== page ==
British Meat Processors Association
British Meat Processors Association
BMPA Conference 2019 discussion panel

BMPA Conference delivers a blunt reality check on post-Brexit trade deals

We were told to expect straight-talk at this year’s BMPA Conference, which the headline speakers certainly delivered on, and delegates were given a lot more than lunch to chew over.

Rather than listening to our UK politicians putting their spin on Brexit and Britain’s prospects for international trade, we enlisted Bill Westman of the North American Meat Institute and Lars Hoelgaard of the international consultancy TradeUp to ‘tell it how it is’, first from a US and then from an EU perspective.

Bill Westerman - BMPA Conference 2019
Bill Westman talks about a US trade deal

Bill Westman was keen to emphasise that the US wants to work with the UK and sees ‘big opportunities around Brexit’, but it became clear that this cooperation would come at a price. Part of that price, Mr Westman explained, is that the US ‘must have meaningful market access through the elimination or reduction of all import duties and tariff-rate quotas’.

He went on to say that America doesn’t want to ask the UK to change its system, but it does want to ask us to not restrict trade in goods that are ‘internationally approved’. In practice, however, that would mean changing UK standards to allow currently banned products into the country.

Lars Hoelgaard put it more bluntly: ‘You’re going to take some hormone beef, some chlorinated chicken and some GMOs’ in order to do a deal with Trump’s America. He also cautioned that we’d be giving up 50% of our trade (currently with the EU) in favour of chasing after some ‘marginal, perhaps non-existent’ trade with the US. ‘Is this what you want?’ asked Mr Hoelgaard.

Lars Hoelgaard - BMPA Conference 2019
Lars Hoelgaard provides a blunt reality check to delegates

Later in the panel discussion, Peter Hardwick, BMPA’s Trade Policy Advisor, emphasised that there is no way of knowing just how the meat industry will be traded-off against other key industries in future trade negotiations with third countries like the US. Trade deals are about compromise and there will be no ‘easy deals’ to be done.

But it was Lars Hoelgaard who delivered the most jarring commentary on the UK’s prospects in the event of a hard Brexit, which we’ll devote a separate article to shortly. Suffice it to say, if what he warned us about starts to play out, the top priority for BMPA will be to work with our own politicians and civil servants to equip them with the right understanding of this industry and the unintended consequences of making the wrong negotiating decisions.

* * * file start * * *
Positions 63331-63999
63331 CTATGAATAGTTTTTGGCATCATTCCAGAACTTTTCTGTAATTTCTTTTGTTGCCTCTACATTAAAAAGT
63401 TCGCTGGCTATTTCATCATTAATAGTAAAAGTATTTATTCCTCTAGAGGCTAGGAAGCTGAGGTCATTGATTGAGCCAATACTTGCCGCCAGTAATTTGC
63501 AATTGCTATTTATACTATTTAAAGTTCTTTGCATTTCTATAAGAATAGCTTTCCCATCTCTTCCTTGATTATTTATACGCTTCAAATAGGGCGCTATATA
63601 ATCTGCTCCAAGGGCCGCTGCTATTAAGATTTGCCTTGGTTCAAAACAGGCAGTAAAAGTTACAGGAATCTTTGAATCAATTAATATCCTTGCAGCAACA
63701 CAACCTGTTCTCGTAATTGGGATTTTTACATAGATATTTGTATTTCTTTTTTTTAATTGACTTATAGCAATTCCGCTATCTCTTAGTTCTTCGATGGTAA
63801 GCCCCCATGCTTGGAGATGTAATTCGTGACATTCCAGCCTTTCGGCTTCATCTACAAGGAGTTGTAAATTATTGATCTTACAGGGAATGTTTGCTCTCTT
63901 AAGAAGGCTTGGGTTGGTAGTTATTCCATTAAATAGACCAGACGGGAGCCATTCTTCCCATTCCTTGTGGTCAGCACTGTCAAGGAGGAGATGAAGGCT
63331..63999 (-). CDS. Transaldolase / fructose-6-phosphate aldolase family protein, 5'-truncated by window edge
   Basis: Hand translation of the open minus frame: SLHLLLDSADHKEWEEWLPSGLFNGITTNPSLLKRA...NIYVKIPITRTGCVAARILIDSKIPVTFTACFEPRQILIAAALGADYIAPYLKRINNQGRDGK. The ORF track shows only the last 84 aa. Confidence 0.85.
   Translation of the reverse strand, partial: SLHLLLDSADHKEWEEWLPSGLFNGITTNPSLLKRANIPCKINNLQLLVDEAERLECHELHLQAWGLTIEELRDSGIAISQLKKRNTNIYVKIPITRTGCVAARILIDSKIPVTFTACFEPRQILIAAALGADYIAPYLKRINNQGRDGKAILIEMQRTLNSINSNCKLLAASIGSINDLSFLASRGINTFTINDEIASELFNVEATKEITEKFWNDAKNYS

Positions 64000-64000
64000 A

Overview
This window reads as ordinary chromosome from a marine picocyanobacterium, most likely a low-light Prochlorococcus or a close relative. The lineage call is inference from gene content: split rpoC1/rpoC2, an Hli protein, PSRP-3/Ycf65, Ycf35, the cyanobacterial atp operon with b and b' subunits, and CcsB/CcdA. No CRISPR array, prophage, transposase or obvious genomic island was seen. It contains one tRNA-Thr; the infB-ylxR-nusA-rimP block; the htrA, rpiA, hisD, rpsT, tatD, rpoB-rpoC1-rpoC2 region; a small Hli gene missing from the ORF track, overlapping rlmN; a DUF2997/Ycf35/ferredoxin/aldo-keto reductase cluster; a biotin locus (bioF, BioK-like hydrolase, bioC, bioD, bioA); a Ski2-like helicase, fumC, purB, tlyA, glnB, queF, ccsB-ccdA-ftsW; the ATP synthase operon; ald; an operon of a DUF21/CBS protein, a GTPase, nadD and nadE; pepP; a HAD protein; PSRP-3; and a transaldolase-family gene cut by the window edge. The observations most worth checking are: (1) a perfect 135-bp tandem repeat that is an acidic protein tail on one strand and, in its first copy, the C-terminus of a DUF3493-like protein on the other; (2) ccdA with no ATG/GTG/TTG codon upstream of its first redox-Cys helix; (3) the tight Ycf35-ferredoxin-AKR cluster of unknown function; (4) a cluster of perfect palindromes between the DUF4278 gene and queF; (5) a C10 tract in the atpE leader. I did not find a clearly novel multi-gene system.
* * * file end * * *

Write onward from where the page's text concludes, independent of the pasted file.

Unless Brexit is cancelled or we agree on some form of customs union and harmonised regulations and standards, we should prepare for a bumpy ride.

About BMPA

The British Meat Processors Association (BMPA) is the leading trade association for the meat and meat products industry in the UK.

Latest

Barcodes being applied to meat

EU buyers not committing to UK meat orders over fears of no-deal Brexit tariffs

A sense of panic is now gripping the UK meat...

Computer screen with beef price falling

Perfect storm of supply and demand for farm gate beef prices

The recent collapse in the farm gate beef price has...

Couple dancing the tango

It takes WTO to tango

Chris Patten, the last Governor of Hong Kong said in...

Container ship heading into port

Is frictionless trade post Brexit achievable?

In the time it will take to read this article,...

Dr Michael Mosley's article makes for a good read and cuts through the mis-information surrounding the meat debate.

The scapegoating of meat is dangerous and will see us ignoring things like fossil fuel use and ultra-processed foods, things that are actually hurting our health and the planet - @fleroy1974

Listen to Prof. Leroy's thoughts on the scapegoating of meat 👇

https://t.co/sJnavSRT8S

Land in the UK is highly suited to livestock. Our established grasslands are the 2nd largest store of carbon in the UK – unlike livestock production abroad that relies on clearing existing forests. We won’t stop climate change by downsizing this kind of UK production.